New Brunswick has been making a rare appearance in the national editorial pages and the prospect of natural resource development through the Energy East Pipeline has been the principal topic of debate. Some observers argue that this could be the province’s opportunity to turn around its fortunes, but, as always, there is opposition citing environmental problems, among others.
That opposition generally stems from the argument that Canada must end its reliance on fossil fuels and fears of possible oil spills in the future.
While environmental concerns are particularly important in all natural resource development cases, it would be irresponsible for any government (of any political stripe) to ignore the possibility for serious economic gains. This fact becomes very clear from an examination of the state of the New Brunswick’s economy and the stimulus the project could provide.
It is no secret that New Brunswick has faced serious economic problems since the 2008 global economic meltdown. In September 2013, Statistics Canada reported that the province faced a 10.7% unemployment rate, which is one of the highest rates in the country. In conjunction with this report, CBC reported in the same month that the province lost approximately a net 2,944 individuals to other provinces in 2012.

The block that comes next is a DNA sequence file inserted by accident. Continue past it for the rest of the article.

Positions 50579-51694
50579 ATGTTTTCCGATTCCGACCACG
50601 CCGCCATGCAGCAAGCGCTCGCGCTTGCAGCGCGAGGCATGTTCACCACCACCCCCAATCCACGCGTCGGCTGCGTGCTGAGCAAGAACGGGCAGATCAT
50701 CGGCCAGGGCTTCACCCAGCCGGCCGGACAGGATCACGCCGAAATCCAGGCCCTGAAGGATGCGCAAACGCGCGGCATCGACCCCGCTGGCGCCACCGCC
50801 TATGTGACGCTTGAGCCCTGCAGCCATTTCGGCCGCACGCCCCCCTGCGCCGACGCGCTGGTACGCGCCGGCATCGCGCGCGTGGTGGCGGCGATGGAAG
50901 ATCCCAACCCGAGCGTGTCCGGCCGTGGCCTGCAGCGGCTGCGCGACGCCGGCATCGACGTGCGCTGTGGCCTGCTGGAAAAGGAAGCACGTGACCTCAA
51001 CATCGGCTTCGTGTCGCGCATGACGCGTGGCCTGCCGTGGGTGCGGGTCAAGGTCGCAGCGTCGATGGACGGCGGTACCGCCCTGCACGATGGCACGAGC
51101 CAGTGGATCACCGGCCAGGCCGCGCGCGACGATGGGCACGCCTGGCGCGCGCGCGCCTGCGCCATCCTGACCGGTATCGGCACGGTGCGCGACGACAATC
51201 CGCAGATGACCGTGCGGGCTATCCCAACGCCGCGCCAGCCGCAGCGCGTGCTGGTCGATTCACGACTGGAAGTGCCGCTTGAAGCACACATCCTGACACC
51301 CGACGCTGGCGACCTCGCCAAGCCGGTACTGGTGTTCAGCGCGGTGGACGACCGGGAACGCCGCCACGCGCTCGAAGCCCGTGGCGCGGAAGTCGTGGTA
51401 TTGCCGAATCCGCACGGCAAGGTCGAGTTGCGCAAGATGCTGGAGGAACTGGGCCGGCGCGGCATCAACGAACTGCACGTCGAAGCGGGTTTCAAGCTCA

Although these are only two indicators of economic performance, they tell a story that New Brunswick is facing a major economic problem.
This brings forward the next level of discussion: How can the Energy East Pipeline help build the New Brunswick economy?
TransCanada, the company who wishes to build the pipeline, employed Deloitte to explore the economic benefits of the pipeline for Canada. Deloitte found that the pipeline would add the following figures to New Brunswick’s economy:
- $2,799 million to GDP
- S266 million in tax revenues during construction (6 years)
- $428 million in tax revenues during the operation phase (40 years)
- 868 jobs in development (3 years)
- 2866 jobs in construction (3 years)
- 385 jobs per year in the operations phase (40 years)
These large amounts of tax revenues could mean balanced budgets for New Brunswick and extra money to spend in other areas of government, such as education and healthcare. Balanced budgets will also restore investor faith in New Brunswick.
The pipeline would create jobs that would not only reduce unemployment, but also increase consumption. That will lead to more economic spin-off, meaning that individuals will be able to afford more and, therefore, will buy more goods and services creating even more jobs in turn.
In conclusion, considering the state of the New Brunswick economy, it would be reckless for the government not to consider the opportunities that could be afforded to the province through natural resource development: the numbers show clearly that there is an extreme potential for growth and the Energy East Pipeline could have serious economic benefits for the province.
Randy Kaye is a 2013-2014 Atlantic Institute for Market Studies’ Student Fellow. The views expressed are the opinion of the author and not necessarily the Institute